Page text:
On reaching the crater lip we were confronted with warning signs telling tourists not to continue into the mine below. The dangers were becoming apparent, but the mine worker who we were chatting to on the trek up offered to take us down, providing that one of us waited at the top with ‘the boy’. The treacherous path to the crater base combined with the toxic poisonous gases that are omitted from the vents in the earth are not a healthy mix for most adults, let alone a baby. Without hesitation I offered to wait at the top.

After sitting still on the crater lip for twenty minutes the boy and I were getting quite chilly (it’s still not even 7am!) so on behalf of both of us I decide to head part way down the mountain to the workers tea hut.  The weighing scales that determine the wage for each labourers load (RP1,000 / 7 pence per kg) are situated outside the hut so ‘the boy’ and I watch as worker after worker come by to weigh their sulphur. I tried to lift one of the baskets, but weighing in at 82kg it was impossible. How these slight men, who are lighter than me, can carry these huge loads day after day is beyond me. It’s an incredibly tough job, and with a life expectancy of the workers reaching only 55, a job with serious health consequences.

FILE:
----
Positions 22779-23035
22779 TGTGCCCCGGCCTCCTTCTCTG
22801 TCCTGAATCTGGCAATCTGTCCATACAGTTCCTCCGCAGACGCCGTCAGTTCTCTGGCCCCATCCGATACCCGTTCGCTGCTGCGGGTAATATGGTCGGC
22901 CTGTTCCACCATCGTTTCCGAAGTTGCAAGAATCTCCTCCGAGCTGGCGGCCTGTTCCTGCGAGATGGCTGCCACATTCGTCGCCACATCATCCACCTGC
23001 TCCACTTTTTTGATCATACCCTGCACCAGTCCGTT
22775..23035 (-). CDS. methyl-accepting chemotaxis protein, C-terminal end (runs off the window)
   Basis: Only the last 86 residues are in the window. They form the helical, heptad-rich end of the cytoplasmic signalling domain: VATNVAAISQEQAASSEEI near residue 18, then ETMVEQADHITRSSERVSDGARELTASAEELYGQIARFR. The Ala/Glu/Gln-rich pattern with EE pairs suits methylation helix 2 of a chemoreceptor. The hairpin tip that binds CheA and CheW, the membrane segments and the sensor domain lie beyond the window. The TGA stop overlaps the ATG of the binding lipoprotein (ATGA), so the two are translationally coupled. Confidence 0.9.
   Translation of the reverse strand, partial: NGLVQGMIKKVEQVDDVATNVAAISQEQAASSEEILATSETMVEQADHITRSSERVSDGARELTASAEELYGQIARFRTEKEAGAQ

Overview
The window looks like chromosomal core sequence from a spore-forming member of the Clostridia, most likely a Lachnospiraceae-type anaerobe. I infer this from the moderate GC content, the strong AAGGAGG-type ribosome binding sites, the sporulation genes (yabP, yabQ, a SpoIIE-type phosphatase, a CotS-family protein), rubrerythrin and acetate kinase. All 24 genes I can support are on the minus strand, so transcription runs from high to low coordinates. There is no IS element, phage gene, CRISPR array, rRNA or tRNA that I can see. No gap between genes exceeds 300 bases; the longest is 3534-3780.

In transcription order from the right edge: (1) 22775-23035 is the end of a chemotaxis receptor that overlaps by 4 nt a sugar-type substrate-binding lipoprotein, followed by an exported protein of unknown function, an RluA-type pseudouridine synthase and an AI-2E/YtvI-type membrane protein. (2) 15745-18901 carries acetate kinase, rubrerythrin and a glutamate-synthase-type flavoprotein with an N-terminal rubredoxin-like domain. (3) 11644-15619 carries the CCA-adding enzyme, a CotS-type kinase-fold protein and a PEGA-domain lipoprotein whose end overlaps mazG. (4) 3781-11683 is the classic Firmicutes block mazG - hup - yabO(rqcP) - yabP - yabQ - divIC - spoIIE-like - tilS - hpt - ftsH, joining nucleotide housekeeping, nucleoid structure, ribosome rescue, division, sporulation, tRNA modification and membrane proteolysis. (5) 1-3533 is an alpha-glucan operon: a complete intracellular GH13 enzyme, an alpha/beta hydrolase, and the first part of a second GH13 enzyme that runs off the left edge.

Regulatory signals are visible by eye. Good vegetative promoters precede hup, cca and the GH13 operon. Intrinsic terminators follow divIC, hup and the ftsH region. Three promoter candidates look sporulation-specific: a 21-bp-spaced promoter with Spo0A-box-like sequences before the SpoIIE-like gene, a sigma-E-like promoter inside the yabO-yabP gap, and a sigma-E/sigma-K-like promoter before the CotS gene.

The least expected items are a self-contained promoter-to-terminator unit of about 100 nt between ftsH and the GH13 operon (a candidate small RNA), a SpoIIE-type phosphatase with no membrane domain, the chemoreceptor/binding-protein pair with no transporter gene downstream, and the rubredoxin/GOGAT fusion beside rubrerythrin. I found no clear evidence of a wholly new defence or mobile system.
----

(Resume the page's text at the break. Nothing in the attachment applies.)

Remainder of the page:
Backpacking with a baby SE Asia Ijen crater

Toxic fumes and heavy loads make working here a health hazard.

Whilst waiting for the others to return, one of the oldest workers at the mine took a shine to ‘the boy’ and kindly took him off my hands whilst I drank my coffee. The feeling between ‘the boy’ and the old chap were mutual and when it was time to leave ‘the boy’ didn’t want to say goodbye. We nicknamed him Papa Bahru, meaning ‘new dad’.

Backpacking with a baby SE Asia - Ijen

Papa Bahru babysits 'the boy'

The descent down the mountain was difficult. Having been given 3 hours to return to the vehicle we thought that the journey down would be far quicker than up. We were wrong. The path, covered in grit and dust, was incredibly steep and slippery. Within two minutes of leaving the tea hut I fell and luckily didn’t harm ‘the boy’ who was in the sling on my back. I promptly decided to put him on my front, protecting him if I fell again.  Some of the workers heading back up the mountain offered to carry ‘the boy’ down for us (at a cost of course), but we declined and took it steady, finally reaching the bottom over 50 minutes late!

The Ijen crater wasn’t even on our agenda, but thanks to meeting Laura and Paul we got to experience a little bit of what these brave men have to endure every day to make a basic living.
Maybe your hard day at work wasn’t so bad after all.

Top tip of the day:
When descending steep mountain paths wear your baby on your front rather than your back. If you fall you’re less likely to injure your baby (as I found out!).